Friday, September 10, 2010
Tuesday, August 17, 2010
By August our crab apple tree boughs were bending under the weight of the fruit, bunches of bright red little gems waiting to picked. They were also coming off the tree in torrents every time the wind blew. It was time to start picking. I found a few recipes for crap apple jelly but none for jam. Undaunted, I decided to alter the recipe and cook the mixture longer to include some of the fruit so I could make jam. Why waste all that delicious fruit? We picked 5 lbs and learned the hard way why crab apples don't make good jam. The next day, we picked another 5 lbs and resigned ourselves to jelly.
Wednesday, August 4, 2010
I have been reading up on how to preserve tomatoes. It sounds like the best method is to roast the tomatoes for 3-4 hours with a some salt and olive oil and then skin them, puree, and then freeze for use in the dead of winter when a green garden is just a memory.
I also freeze my basil, thanks to Martha. I puree it and add butter and olive oil and then freeze it into small cubes to use in soups or sauces.
Wednesday, July 28, 2010
Our bean (and gourd) teepee is gorgeous with lots of greenery, but so far not much in the way of beans. The gourds seem to be doing fine but I think they may have shaded out the beans. The scarlett runner beans really took off and had lively bright red flowers but not a single bean to be had. I get a little crazy when planting seeds into the bare earth, more is better. Then I have a problem thinning out those precious little seedlings and I keep putting it off until finally they are a tangle of plants way too close to tell what's what. Next year I will plant with restraint.
Sunday, July 11, 2010
Monday, June 28, 2010
We planted our dwarf Tart Cherry tree a few years ago, and last year I was excited to see how may cherries it produced, but the birds stripped the tiny of all fruit before I could even say "pie".
Monday, June 21, 2010
This year I am trying to learn from past mistakes. I have been diligently pinching back my tomato plants every week to avoid too-bushy, over crowded plants which can decrease the circulation around the base. Since I religiously follow "Square Foot Gardening" my plants are placed frighteningly close together, and they already seem to be rubbing elbows. I know pinching them back allows them to invest all their energy into producing great big beautiful tomatoes, but it kills me to pick off any part of their lovely forms. The kids, on the other hand are only too happy to help.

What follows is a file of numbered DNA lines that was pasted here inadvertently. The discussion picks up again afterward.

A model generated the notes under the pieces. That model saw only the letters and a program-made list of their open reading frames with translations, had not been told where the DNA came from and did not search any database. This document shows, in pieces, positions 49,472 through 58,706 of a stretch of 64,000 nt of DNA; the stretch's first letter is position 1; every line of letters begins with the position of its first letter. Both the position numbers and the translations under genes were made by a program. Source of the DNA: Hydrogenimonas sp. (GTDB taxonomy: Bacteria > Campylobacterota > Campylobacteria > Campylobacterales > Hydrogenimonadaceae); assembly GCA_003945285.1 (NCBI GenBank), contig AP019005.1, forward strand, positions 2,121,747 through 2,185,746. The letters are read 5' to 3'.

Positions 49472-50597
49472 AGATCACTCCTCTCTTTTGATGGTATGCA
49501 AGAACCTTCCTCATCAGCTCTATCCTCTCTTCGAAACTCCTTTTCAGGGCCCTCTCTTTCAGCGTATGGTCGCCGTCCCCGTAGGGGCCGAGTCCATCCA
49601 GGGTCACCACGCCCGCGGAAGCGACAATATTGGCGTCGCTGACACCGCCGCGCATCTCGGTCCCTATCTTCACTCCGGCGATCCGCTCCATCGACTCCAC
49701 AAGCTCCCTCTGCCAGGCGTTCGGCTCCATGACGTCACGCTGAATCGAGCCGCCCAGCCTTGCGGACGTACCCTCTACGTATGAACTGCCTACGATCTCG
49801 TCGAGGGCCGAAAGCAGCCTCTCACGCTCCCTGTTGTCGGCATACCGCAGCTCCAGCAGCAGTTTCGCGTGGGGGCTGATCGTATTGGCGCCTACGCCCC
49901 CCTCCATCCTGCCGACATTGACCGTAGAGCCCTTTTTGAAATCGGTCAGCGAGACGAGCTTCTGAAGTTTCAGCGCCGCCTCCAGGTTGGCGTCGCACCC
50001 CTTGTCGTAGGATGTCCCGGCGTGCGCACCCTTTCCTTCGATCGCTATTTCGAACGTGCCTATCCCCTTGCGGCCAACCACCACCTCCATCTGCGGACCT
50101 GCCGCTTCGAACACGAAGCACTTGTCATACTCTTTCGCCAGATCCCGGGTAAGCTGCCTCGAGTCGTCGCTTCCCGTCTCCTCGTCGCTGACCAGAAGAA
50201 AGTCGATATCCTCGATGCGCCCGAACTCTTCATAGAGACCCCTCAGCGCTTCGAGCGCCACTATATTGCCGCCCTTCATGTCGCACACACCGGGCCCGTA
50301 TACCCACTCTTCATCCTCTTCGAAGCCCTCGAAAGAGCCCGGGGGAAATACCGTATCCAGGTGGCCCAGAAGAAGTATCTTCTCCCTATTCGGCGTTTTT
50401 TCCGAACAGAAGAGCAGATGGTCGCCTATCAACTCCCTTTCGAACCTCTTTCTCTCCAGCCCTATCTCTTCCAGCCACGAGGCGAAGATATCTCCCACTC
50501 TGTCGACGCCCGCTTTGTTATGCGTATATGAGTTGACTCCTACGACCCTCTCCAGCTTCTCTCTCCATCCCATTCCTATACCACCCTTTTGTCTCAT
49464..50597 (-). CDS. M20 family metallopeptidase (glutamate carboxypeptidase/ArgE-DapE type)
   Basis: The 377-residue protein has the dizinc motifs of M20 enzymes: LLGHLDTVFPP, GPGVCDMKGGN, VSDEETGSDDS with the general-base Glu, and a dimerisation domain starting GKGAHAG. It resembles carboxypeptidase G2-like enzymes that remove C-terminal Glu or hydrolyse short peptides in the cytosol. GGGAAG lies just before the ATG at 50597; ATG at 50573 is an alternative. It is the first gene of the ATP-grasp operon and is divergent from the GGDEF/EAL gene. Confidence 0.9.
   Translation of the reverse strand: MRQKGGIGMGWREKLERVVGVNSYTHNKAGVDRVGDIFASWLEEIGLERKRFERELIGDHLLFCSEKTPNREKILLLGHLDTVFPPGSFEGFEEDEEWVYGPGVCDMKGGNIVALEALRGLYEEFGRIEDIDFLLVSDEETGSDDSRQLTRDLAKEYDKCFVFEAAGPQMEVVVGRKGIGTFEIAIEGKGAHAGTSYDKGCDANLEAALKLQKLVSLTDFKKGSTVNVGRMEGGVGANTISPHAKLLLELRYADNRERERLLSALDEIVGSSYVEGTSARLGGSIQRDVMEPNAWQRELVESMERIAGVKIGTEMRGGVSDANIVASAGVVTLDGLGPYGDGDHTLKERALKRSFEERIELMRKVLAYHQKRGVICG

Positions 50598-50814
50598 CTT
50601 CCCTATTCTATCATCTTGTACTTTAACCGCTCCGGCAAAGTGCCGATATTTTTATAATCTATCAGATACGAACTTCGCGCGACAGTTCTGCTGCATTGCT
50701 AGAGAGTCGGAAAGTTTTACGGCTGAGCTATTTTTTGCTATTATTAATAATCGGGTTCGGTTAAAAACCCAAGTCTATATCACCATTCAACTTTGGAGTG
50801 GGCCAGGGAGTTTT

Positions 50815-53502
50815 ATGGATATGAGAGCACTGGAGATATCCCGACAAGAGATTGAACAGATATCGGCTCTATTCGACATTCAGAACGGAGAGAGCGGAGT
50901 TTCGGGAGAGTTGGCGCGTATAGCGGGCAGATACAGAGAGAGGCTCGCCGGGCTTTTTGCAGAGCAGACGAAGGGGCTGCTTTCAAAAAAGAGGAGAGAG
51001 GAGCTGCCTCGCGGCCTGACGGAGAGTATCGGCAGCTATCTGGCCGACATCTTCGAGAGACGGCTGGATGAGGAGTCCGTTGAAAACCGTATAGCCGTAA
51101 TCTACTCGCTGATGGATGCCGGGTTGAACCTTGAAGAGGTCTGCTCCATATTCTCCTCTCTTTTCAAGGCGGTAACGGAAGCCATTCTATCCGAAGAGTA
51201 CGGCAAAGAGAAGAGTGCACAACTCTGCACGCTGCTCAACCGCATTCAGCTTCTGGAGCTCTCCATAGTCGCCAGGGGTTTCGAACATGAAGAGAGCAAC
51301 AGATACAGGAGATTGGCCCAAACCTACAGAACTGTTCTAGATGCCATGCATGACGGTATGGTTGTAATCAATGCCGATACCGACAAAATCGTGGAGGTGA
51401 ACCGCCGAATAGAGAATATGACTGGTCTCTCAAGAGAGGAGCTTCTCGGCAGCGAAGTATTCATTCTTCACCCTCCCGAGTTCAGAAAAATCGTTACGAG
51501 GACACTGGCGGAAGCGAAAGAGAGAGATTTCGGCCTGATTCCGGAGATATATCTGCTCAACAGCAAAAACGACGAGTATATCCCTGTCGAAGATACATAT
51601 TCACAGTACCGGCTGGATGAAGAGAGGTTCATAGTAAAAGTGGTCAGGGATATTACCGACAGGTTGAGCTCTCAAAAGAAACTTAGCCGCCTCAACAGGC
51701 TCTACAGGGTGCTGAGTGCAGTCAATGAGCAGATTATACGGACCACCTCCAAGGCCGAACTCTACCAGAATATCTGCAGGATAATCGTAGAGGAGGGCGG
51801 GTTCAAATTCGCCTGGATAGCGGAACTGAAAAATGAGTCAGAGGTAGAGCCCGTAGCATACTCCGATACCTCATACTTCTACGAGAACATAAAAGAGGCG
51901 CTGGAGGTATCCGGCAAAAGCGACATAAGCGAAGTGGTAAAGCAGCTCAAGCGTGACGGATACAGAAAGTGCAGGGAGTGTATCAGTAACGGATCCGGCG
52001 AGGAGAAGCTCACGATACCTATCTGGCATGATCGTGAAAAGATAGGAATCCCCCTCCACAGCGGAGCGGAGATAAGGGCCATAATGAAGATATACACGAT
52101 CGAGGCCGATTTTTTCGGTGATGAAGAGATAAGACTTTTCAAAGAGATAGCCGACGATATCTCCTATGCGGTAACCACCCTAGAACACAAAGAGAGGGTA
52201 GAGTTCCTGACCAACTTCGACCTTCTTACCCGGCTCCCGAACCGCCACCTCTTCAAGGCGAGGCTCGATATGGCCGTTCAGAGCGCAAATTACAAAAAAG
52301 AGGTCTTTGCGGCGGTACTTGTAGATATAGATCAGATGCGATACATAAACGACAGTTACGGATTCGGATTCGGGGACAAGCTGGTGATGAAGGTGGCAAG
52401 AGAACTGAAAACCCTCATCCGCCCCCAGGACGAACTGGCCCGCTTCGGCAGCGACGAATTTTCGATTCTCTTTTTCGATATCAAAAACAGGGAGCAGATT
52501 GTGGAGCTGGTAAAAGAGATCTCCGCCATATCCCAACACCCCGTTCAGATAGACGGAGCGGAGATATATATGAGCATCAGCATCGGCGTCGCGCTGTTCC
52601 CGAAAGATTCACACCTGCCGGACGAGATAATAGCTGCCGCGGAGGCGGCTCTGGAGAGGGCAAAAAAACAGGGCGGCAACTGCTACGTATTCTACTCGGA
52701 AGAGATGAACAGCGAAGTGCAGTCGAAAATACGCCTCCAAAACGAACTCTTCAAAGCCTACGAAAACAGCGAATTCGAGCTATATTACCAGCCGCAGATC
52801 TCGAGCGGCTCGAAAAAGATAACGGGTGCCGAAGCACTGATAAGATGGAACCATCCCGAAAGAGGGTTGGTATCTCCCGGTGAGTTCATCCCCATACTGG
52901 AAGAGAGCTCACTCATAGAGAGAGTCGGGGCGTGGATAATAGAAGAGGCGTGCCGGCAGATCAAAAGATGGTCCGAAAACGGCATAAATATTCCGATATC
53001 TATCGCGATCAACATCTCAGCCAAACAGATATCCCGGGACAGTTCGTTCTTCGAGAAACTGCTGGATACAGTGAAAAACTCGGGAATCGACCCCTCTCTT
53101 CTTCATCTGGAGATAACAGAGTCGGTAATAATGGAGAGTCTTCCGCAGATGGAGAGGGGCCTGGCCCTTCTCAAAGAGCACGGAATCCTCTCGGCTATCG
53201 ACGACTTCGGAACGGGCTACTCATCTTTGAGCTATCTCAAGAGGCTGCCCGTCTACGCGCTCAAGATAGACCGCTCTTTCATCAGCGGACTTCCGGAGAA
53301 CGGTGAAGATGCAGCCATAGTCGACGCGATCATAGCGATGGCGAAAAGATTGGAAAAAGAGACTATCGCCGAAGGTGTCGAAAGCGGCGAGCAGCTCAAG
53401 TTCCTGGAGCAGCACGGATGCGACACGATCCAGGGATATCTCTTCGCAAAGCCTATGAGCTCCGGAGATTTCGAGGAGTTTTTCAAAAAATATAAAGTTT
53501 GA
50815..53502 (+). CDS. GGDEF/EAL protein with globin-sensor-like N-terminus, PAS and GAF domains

Thursday, June 10, 2010
Once upon a time there was a boy named Asher who was a very finicky eater and would never even touch a vegetable. After a while his mother gave up trying to get him to eat anything green. That was until she planted sugarsnap peas. Then she couldn't keep him away from the peas. Every morning he would sneak out into the garden in his jammies and eat up all the peas before anyone else got a chance to try any.
Friday, June 4, 2010
When we made thedesicions to get chickens last year, we started looking into coops. You would be surprised what a "Sonoma County Coop" runs. They are the high rent coops made in California wine country for the rich and famous. . The ones we looked at in town were made of ply wood and very unsightly. David, however, agreed to make a little "Red Barn" coop for me, complete with Pela windows! It took a long time to make and he almost broke his back, and that of our friend Todd's moving it, but it was worth the work. He was able to salvage a lot of wood from a house "scrape" a few doors down, and my sister-in-law donated the windows, so we didn't have to buy much. The coop is so bright and cheerful and the hens didn't need any prompting to get into it. They seem to know instinctively that's where to go at night. The other side has a small door that opens to allow you access to the eggs right from their nesting box.
I planted this peach tree last year, in the foreground and it is surviving (I had to put the green chicken wire around the base to keep the girls from scratching the roots, but it had over 50 tine fury peaches on it last month. I followed gardening advice and removed all but 12 (Ugghhh it was so hard to do, but I dropped them to the hens who loved them even in that stage.)